This information was coming from the top and trickling down. I was shocked to read the material trainers were receiving. The nutrition courses that I attended were all based on the belief that we had to continue feeding our body or our metabolism would collapse. It was the same on my Triathlon Coaching Course, and my Personal Training Course. The fitness institutes are all pushing the one-size-fits-all approach for clients: a low-fat, high-carb nutrition plan with at least three main meals a day and snacks in between. But, where did this even come from because it clearly doesn’t work for many of us?
In the wise words of Dr. Jason Fung, “Nobody makes money when you skip meals.”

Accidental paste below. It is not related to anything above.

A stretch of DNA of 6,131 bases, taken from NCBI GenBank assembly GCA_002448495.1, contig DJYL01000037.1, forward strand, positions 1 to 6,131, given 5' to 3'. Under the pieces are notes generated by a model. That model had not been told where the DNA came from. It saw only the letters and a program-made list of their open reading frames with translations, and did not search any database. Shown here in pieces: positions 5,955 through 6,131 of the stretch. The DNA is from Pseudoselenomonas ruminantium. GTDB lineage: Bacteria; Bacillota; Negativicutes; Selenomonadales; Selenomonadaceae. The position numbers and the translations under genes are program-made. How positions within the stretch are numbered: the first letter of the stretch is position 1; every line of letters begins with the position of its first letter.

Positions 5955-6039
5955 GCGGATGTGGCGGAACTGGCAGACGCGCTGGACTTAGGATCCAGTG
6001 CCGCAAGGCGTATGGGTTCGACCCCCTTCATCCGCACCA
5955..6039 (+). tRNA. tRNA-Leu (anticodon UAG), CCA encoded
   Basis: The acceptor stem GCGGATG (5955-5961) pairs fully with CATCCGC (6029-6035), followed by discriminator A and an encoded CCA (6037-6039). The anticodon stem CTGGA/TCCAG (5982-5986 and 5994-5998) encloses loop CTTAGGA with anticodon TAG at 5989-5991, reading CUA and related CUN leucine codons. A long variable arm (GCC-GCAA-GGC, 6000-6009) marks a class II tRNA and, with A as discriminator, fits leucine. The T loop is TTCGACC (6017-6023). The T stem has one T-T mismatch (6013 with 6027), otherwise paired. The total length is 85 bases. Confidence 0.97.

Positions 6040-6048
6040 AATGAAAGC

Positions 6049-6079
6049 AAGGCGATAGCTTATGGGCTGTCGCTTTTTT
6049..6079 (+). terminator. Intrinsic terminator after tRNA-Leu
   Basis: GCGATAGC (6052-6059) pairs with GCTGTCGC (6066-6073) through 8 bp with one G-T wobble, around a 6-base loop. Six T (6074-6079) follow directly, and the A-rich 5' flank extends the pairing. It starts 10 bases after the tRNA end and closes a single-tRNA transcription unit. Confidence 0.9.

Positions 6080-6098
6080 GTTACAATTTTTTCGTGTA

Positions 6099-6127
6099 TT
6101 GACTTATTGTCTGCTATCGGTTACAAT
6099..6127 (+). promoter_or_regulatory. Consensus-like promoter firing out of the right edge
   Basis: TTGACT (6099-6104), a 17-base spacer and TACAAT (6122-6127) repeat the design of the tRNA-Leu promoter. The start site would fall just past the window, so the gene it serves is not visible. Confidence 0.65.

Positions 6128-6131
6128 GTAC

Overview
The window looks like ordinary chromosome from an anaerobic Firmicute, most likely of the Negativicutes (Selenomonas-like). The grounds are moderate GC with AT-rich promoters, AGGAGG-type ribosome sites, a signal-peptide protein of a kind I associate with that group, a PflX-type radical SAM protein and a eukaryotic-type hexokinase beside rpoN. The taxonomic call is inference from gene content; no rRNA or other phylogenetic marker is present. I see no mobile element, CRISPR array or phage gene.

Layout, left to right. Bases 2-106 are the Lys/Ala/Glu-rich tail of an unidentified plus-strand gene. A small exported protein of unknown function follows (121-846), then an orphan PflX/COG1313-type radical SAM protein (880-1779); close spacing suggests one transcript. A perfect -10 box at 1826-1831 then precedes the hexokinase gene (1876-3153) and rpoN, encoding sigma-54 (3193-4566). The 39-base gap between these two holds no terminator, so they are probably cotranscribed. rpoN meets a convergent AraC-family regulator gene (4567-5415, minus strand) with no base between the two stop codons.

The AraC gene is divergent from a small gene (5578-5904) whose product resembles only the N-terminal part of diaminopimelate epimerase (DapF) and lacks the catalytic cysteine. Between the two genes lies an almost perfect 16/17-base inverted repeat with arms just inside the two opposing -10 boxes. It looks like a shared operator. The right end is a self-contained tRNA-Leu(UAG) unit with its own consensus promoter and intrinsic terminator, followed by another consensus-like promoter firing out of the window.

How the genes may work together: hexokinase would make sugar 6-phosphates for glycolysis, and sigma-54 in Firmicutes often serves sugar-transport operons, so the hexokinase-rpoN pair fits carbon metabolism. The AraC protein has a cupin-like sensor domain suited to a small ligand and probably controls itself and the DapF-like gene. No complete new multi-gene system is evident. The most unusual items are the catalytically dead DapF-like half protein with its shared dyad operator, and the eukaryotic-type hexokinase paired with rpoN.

I recently attended a group fitness instructor’s module from a world leading brand, and I was amazed at the number of young people complaining about being dizzy after 45 minutes of exercise and relying on jelly beans and protein shakes to increase their energy when it didn’t seem that they were working all that hard. One of the girls on the fitness course said to me, “They have no idea that they don’t need all of that sugar. These people, like the majority of the fitness industry, have been conned by the big food companies, soft drink companies, and the marketing about needing to refuel before, during, or after a workout, on “healthy” sugar-filled foods and drinks.” Where ever we look we are being fed the wrong information, and it is all driven by greed and profits. Knowing what I knew and how my life had improved from turning standard nutrition on its head, I couldn’t sit back and let my clients believe the wrong stuff, I had to figure out a way to get the message across without stepping on any toes.